Raudline Etienne, MBA 94

Chief Investment Officer
New York State Common Retirement Fund
New York

When Raudline Etienne, MBA 94, became the New York state pension system's chief investment officer in March 2008, the stock market was performing near historic highs, with the fund flush with $154 billion. Then came the subprime mortgage meltdown, and a year later, the pension fund bottomed out at $110 billion.


Etienne, who previously had worked as a consultant to pension funds, calmly rode out the storm. By December 2010, the fund was back up to $140 billion, with even higher returns projected in 2011's first quarter.


"It was a huge hit, but now we have rebounded," says Etienne, of Harlem, who emigrated from Haiti to New York City at age 4. "We had to remember that equity risk was what we were all experiencing. I'm not one who panics, and I knew that this, too, would pass."


Etienne's appointment as CIO came as New York State Comptroller Thomas DiNapoli announced his plan to clean up the scandal-ridden office, then reeling from the conviction on corruption charges of eight officials, including Etienne's predecessor. In her role, Etienne typically makes investments ranging from $50 million to $500 million in a portfolio that includes public and private equities, fixed-income securities, and real-estate assets, ranging from self-storage complexes in Europe to retail developments in Brazil. Her duties include finding overseas advisers to make investments in international markets.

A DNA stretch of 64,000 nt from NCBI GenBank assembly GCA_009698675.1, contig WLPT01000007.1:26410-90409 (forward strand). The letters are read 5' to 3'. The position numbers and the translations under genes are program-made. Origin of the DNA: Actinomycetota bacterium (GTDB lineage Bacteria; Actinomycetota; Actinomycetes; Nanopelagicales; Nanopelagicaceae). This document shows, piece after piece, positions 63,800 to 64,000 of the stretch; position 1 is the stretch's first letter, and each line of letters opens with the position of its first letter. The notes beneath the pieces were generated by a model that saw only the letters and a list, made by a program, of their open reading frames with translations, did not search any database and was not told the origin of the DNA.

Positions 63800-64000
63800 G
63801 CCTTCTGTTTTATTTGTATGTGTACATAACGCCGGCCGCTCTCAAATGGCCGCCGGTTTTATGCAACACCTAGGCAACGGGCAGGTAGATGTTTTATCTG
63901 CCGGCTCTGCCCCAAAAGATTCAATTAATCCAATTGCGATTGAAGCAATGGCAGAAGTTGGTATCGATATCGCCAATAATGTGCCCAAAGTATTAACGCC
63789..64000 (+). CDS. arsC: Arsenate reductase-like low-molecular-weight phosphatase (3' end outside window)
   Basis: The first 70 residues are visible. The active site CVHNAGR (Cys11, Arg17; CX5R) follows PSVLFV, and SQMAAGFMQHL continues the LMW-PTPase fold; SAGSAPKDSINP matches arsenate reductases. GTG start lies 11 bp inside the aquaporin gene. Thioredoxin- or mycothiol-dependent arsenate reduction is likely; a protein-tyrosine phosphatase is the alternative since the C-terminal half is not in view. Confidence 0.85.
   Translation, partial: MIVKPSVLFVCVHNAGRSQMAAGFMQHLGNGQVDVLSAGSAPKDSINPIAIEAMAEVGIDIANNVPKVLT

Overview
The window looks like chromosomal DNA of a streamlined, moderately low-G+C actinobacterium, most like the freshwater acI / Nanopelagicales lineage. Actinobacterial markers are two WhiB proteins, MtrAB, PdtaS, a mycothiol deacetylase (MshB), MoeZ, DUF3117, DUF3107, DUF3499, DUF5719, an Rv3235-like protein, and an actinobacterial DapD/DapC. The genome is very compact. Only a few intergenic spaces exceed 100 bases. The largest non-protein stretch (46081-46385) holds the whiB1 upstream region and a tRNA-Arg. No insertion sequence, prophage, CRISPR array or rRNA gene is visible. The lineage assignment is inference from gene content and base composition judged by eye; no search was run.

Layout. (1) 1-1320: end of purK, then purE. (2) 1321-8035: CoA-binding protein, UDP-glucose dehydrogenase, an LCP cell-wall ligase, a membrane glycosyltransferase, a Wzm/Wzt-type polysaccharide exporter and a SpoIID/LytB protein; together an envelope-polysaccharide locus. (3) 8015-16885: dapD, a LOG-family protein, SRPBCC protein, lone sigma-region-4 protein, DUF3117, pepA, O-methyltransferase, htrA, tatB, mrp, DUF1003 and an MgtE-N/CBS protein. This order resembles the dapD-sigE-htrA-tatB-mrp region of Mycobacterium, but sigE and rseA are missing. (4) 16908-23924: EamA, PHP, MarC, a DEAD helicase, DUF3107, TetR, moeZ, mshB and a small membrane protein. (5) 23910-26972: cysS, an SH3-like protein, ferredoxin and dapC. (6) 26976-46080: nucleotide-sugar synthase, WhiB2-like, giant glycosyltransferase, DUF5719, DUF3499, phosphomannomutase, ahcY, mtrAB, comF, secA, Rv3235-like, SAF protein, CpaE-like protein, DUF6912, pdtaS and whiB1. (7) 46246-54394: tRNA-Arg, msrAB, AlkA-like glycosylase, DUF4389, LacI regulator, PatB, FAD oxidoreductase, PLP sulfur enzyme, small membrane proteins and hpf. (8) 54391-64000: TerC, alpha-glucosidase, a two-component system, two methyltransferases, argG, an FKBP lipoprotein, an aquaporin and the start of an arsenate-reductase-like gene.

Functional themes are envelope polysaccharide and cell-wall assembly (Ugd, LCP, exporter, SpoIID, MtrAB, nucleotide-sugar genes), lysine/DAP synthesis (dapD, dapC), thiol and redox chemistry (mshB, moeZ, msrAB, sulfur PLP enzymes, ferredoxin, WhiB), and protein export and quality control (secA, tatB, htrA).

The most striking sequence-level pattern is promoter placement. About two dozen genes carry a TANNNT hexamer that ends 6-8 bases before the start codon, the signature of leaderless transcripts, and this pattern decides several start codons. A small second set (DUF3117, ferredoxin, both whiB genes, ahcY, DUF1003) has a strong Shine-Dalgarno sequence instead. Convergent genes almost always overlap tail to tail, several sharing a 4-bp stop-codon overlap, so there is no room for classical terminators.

"We're a global player, so we need to identify talent who will be good partners for the long term," Etienne says. "We're looking to see that there's something unique—in their perspective, in the process, in their people."


Etienne, who majored in architecture at MIT, discovered the institutional investment world through her participation in the Toigo Fellowship program at Haas. The program supports minority professionals considering finance careers and provided her entrée to a field dominated by white males.


"I got here because Toigo opened a door for me, and I worked hard," says Etienne, who was in the Haas School's first class of Toigo fellows.


Etienne learned about the pension and investment management worlds through many Toigo-sponsored events, including a visit to the California Public Employees' Retirement System. After graduation, she worked as an investment consultant for more than 12 years, advising public retirement systems across the country.


"I found that the field suited me—the balance between qualitative and quantitative," she says. "I never get bored."—David McKay Wilson


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